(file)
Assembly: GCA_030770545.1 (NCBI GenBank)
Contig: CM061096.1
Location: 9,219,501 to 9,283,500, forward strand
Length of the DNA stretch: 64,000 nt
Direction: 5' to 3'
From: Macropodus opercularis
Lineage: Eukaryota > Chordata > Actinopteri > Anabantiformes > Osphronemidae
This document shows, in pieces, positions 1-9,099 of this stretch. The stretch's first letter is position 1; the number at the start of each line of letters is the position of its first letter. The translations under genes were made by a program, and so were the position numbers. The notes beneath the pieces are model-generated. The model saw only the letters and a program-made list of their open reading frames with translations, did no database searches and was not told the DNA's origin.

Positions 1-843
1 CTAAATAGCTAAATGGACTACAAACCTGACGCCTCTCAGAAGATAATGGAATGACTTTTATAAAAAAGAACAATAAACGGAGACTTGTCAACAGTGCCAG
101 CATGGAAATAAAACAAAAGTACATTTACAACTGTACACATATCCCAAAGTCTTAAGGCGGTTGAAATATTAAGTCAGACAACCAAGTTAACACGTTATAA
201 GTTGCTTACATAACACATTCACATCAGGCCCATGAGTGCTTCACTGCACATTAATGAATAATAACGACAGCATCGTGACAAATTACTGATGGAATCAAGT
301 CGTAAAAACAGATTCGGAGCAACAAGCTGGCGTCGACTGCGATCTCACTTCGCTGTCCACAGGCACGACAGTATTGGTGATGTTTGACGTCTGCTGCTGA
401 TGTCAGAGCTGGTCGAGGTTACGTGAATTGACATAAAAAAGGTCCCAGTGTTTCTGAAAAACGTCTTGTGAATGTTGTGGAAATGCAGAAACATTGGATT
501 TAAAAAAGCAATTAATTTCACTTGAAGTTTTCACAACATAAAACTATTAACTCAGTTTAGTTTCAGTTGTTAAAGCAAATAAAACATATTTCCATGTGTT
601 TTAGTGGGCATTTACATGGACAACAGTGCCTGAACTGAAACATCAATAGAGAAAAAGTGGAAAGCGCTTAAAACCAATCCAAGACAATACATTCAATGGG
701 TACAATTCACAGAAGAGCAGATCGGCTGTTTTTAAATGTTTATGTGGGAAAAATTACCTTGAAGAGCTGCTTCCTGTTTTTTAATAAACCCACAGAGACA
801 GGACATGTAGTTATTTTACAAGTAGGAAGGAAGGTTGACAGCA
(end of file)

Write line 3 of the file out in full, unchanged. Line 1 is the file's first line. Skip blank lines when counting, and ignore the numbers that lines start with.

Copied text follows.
Location: 9,219,501 to 9,283,500, forward strand